On this day in 1922, Greek singer Grigoris Bithikotsis was born


By Ilektra Takuridu  

The death of Grigoris Bithikotsis marked the end of an age of great urban folk music.

Grigoris has often been described as the voice of Greece, his songs brought traditional music to a contemporary audience, and within his lifetime, he composed over 200 songs. 

His music is loved all around Greece, and some of his biggest fans are among famous people Alain Delon and Aristotle Onassis.

Who was Grigoris Bithikotsis? 

Grigoris Bithikotsis was born in 1922 to a poor family in the district of Athens called Peristeri and was the youngest of 8 siblings. When he was a teenager, he developed a love of music, and despite working as a plumber, he would also sing at the local tavern near his home.

He found his true passion for music when he heard three Greek musicians singing and playing the bouzouki for the first time.

The three musicians were famous Greek folk musician: Manolis Chiotis, Markos Vamvakaris and Stratos Pagioumtzis, who were famous for playing in the ‘rebetiko’ style. This style that was a blend of music styles throughout Greece would be the inspiration for Grigoris song writing. After hearing the musicians, Grigoris bought a bouzouki and studied music in secret. 

 In 1947 Grigoris was sent into exile due to his political views he was sent to Makronissos, and island used as a political prison camp. On this island he met Mikis Theodorakis, the famous composor most known for his score in the film Zorba the Greek, together the pair began writing music. 

His collaboration with Mikis Theodorakis marked his career to the top. One of the most famous songs to come from the duo was “Epitafios” it was written by Theodorakis but it was the voice of Grigoris that completed the piece making it a masterpiece. 

After years of practice and studying, Grigoris made his debut in 1949 and performed for the first time on stage.

Grigoris Bithikotsis is also known to have sung poems written by the famous Nobel award-winning poet Odysseas Elytis “Aksion Esti” and had also performed songs by other famous composers such as Markos Vamvakaris, Vassilis Tsitsani and George Mitsakis.  

During his fame, he was married twice, and he had three children. His son, also named Grigoris, took the same path, and he became a singer. When Grigoris was asked why he give the same name to his son, he answered in his poetic nature that when he will die, he will like that after his funeral, a Grigoris Bithikotsis to return back home. 

At the later stages of his career, Grigoris received the Order of the Phoenix by president Kostis Stephanopoulos for his contribution to folk music. The Greek government usually gives this order to citizens who have excelled in arts. 

In 2005, Grigoris Bithikotsis died in Athens after three months of being hospitalized. He was 82 years old when he passed away.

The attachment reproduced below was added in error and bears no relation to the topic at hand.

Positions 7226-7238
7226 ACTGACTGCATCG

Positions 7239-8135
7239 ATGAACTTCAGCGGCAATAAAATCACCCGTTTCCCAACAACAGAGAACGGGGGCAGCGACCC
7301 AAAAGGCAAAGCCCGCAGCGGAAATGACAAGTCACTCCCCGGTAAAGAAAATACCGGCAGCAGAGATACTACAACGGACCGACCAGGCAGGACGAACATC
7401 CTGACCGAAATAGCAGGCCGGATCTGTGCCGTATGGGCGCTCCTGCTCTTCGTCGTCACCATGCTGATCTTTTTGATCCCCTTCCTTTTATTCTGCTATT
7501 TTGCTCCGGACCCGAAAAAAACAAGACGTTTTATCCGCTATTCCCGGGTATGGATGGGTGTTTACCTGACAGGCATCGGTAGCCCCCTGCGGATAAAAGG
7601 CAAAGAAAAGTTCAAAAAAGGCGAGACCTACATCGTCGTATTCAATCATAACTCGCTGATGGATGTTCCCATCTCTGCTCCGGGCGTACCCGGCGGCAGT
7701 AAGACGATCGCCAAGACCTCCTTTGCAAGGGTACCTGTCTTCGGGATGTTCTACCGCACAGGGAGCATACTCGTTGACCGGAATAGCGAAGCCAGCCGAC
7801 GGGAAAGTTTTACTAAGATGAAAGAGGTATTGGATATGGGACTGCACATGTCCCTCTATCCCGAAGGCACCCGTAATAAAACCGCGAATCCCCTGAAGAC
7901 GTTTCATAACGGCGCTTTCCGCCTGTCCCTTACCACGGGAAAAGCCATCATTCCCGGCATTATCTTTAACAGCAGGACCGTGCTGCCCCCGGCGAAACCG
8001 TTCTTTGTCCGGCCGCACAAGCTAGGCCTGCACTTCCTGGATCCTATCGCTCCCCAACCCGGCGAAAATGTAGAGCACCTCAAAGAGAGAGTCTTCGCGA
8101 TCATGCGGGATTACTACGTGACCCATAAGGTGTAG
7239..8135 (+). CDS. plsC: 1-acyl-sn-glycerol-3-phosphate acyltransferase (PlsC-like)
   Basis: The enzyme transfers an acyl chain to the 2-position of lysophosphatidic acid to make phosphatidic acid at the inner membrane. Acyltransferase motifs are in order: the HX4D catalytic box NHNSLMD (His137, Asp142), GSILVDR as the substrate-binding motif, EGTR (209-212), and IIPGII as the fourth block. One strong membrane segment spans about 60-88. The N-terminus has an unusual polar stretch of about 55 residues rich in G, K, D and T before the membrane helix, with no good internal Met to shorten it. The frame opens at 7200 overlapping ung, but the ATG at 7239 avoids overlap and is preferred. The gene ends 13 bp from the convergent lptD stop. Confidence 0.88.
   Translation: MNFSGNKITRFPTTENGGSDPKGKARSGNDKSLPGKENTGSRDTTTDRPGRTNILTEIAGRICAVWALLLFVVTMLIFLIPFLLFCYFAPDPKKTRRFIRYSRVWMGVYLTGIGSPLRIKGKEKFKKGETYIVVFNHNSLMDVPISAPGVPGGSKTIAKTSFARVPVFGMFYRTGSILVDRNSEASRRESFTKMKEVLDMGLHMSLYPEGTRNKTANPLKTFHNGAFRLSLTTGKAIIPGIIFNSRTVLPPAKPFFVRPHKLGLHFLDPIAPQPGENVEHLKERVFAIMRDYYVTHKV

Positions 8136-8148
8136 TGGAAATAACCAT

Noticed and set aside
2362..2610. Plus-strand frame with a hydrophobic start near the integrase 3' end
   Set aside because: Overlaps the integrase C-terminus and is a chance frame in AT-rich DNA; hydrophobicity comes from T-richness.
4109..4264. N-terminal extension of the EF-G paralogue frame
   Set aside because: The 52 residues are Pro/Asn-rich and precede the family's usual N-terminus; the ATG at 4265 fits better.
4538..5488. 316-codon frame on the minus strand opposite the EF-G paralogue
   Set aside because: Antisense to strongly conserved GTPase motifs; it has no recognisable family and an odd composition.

His funeral was attended by thousands of fans but also by many famous politicians. They paid their respects to the ‘voice of Greece’ with a carriage pulled by two horses, one white and the other one black, a symbolic reference to his song called “a beautiful carriage with two horses”. 

He was a great artist who expressed the happiness and the sorrow of the Greek nation throughout his music. He was authentic in his style and poetic with his performance, this is why Greeks loved Grigoris Bithikotsis and called him the voice of Greece.




By subscribing you accept our Terms of Service and Privacy Policy.


Latest News

Data breach hits Cyprus Community of NSW amid Stanmore property EOI campaign

The Cyprus Community of NSW has been struck by a data breach, leading to a wave of unauthorised communications sent to its members.

Adelaide Lord Mayor holds reception to mark centenary of Australia’s Greek Orthodox Archdiocese

Lord Mayor of Adelaide Dr Jane Lomax-Smith held a reception in honour of the centenary of the Greek Orthodox Archdiocese of Australia (GOAA).

Kon Karapanagiotidis and ASRC team raise over $1.4 million for refugees

Kon Karapanagiotidis OAM and his team raised just under one and a half million dollars for World Refugee Day in 17 hours.

Cypriots to gather at Melbourne’s Federation Square to mark 50 years since Turkish invasion

The Cyprus 50th Anniversary Action Group is calling on communities to join in marking the 50th anniversary of the Turkish invasion of Cyprus.

Peter Courtis travels to Pearl Harbor for training on US nuclear-powered submarines

Nuclear shift test engineer, Peter Courtis will leave for Pearl Harbor on Saturday to work on US nuclear-powered submarines.

You May Also Like

The utilisation of Philhellenes benefits Greek culture

Professor Anastasios Tamis writes an opinion piece for The Greek Herald about Philhellenes and their role in Greek culture.

National Archaeological Museum in Athens plans expansion

On Wednesday the Prime Minister of Greece, Kyriakos Mitsotaki presented the new design for the National Archaeological Museum in Athens.

Tsitsipas defends Marseille title in victory against Felix Auger-Aliassime

Stefanos Tsitsipas claimed the Marseille trophy on Sunday after a victory over Canadian teenager Felix Auger-Aliassime.